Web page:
Music of Ben Leeds Carson

“For the first movement of Ben Leeds Carson’s Wonderment and Misgiving, short bursts of low bass and tuba energy act like a kind of acoustic acupressure.”

—Mark Swed, “Critic’s Notebook: In Fluxus — making sense of the amorphous anti-art movement’s arrival in L.A.” Los Angeles Times, October 12, 2018

Carson’s ‘Piece for Four Strangers’ was a fun introduction to the symposium…and brought out a range of concepts around performance: being in a system in the moment that produces contemporary visibility; engaging a process to test the way something works or develops … and transitions [in states of consciousness] as a way of forming a sense of self.

—Gretchen Till, “Loose Ends: Writing Texts” (Interdisciplinary Laboratory for Art Nature and Dance <>, March 31, 2012)

[Carson’s] ideas…the establishment and erosion of musical boundaries, the evolution/devolution of melody, and the use of silence as a structural component…take shape in swiftly scurrying flurries, motifs fast or slow…sudden fortes that produce an impact out of proportion with their amplitude. To say that [Persistent Names of Lost Spaces] is too long…would be paraphrasing the prince … chiding Mozart for writing ‘too many notes.’

Robert Schulslaper, Fanfare Magazine July/August 2012

In this music … each element in a false dichotomy defines and becomes the other… [offering listeners] the opportunity and responsibility to navigate our own uniquely useful paths.

—Christopher Williams, ”On the Piano Music of Ben Carson”, in The Open Space Magazine, Issue 5, December 2005



PurposeCarefully, with a goose, in 2001. Photo: Chuong-Dai Vo.

The term experimental is thrown about in the arts from time to time. Usually the term implies creative work in the spirit of “let’s-see-what-happens-if __”; in other words, experimental art and music should involve something empirical, an impulse driving from uncertainty to some kind of discovery.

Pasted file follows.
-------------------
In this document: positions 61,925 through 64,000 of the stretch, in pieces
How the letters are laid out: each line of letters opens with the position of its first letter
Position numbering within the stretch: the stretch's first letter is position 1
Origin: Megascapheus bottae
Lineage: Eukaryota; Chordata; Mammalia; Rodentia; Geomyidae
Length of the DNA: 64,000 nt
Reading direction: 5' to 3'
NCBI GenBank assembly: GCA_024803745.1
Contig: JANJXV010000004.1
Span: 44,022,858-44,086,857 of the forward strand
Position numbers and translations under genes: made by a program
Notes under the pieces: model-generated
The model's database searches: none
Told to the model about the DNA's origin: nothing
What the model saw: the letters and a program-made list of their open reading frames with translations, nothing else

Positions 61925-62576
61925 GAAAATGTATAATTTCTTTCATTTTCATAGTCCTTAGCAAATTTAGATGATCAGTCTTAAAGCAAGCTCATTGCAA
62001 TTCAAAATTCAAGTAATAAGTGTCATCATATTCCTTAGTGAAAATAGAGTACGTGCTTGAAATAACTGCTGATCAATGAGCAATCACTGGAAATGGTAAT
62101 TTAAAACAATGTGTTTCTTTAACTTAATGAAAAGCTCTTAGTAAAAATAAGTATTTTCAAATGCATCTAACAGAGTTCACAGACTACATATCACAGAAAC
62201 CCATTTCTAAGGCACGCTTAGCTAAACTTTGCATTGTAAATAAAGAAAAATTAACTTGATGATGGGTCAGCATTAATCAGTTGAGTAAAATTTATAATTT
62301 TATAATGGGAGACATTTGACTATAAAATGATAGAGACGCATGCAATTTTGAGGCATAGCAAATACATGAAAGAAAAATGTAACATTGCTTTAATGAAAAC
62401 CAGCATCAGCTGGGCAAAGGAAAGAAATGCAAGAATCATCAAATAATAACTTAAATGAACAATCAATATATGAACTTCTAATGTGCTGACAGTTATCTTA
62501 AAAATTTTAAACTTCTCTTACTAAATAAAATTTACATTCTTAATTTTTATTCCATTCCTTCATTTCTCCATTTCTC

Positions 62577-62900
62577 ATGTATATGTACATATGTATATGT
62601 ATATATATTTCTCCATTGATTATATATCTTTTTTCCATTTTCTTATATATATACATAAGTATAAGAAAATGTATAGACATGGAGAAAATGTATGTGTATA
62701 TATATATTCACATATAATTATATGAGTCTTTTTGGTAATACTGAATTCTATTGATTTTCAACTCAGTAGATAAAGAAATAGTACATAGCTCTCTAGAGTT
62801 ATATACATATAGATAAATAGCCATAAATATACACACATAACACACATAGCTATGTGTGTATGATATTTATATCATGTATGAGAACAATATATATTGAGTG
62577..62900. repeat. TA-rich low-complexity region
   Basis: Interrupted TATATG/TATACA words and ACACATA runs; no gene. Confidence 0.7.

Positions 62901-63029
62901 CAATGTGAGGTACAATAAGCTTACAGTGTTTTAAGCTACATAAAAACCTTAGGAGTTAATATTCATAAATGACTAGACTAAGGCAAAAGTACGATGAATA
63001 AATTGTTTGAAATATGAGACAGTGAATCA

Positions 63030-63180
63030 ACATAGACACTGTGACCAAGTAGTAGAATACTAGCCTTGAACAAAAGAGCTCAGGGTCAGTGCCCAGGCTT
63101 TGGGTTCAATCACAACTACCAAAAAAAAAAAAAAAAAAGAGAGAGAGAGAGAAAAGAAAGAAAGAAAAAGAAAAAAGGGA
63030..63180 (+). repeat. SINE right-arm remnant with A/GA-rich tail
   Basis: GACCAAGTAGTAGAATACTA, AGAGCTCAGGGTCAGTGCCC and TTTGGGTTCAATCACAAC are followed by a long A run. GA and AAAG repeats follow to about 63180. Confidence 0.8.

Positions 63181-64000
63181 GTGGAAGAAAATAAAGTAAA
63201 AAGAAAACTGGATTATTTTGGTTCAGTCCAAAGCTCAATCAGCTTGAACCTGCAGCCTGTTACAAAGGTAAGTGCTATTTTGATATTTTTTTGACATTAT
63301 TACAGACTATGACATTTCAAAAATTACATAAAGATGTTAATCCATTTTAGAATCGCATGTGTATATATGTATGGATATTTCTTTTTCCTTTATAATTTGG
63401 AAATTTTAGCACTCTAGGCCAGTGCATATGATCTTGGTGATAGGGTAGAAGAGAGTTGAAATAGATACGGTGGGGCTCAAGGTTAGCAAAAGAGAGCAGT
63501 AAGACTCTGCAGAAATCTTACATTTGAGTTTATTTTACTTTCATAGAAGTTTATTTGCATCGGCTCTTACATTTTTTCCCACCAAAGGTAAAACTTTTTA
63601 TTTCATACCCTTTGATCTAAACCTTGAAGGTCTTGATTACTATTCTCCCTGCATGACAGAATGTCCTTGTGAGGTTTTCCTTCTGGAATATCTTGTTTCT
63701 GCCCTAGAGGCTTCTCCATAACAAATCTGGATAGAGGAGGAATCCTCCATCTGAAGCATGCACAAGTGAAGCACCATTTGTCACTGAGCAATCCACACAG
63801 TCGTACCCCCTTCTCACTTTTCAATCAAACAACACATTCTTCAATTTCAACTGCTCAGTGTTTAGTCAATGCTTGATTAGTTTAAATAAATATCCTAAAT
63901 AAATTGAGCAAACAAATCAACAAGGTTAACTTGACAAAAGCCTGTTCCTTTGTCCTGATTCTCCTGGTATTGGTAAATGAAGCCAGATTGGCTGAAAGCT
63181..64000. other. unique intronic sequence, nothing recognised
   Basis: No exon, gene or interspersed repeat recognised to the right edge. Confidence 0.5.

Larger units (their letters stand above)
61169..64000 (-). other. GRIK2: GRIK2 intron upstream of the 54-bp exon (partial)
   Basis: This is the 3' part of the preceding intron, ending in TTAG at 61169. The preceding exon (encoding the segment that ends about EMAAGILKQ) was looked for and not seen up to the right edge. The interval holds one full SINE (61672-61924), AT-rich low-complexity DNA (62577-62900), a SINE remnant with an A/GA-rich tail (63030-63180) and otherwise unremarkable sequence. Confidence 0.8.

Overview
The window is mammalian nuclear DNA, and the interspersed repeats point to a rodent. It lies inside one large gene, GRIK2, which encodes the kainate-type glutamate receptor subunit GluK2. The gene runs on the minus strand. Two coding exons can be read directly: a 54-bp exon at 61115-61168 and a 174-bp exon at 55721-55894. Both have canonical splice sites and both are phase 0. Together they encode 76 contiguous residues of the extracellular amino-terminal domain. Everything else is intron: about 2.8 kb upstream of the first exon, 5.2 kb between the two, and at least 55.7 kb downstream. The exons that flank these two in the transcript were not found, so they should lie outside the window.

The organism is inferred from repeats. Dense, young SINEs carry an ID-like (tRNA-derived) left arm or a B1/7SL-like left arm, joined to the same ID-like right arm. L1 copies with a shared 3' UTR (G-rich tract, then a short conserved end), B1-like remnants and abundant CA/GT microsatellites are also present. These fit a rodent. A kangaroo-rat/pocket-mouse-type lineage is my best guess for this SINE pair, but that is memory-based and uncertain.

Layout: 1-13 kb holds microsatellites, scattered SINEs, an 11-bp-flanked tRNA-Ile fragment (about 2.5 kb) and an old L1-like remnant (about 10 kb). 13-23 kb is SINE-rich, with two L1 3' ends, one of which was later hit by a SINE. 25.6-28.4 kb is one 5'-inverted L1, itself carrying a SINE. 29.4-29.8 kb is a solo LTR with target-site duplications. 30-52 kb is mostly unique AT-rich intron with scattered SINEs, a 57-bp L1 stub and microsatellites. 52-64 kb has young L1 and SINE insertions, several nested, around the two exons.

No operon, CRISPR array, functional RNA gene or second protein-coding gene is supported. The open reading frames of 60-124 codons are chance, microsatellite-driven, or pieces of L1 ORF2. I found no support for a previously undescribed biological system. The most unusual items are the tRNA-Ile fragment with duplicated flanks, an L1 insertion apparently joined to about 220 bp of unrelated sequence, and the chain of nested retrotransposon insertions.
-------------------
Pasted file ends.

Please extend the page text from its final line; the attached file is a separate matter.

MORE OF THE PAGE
The term also tends to be associated with ‘new media’, new modes of experience, or new social contexts, for art. By contrast, the questions I tend to ask, when I compose music, are more to do with the experience of a sense of subject(ivity), agency, or intention, in music. I restrict my empirical approach to a few pressing interests:

  • How do we invest ourselves, as listeners, in musical subjects? If we care about something like a sense of subject, or identity, in music, how do we find the boundaries of that something? When we hear a theme or motive, and hear it repeat and change, our process is something like finding an object’s occurrence and variance in an environment. But do we also experience musical ideas as models for our own identities in the world?…does an idea and the musical space around it become an imaginary self and world, a rehearsal of our own formations of identity? Finally, if we map our identities in music’s boundary-making processes, are those processes necessarily the traditional dichotomies of ‘motive/development’, ‘melody/accompaniment’, ‘subject/countersubject’, or are they negotiated unconsciously in less obvious forms, layers, or temporalities?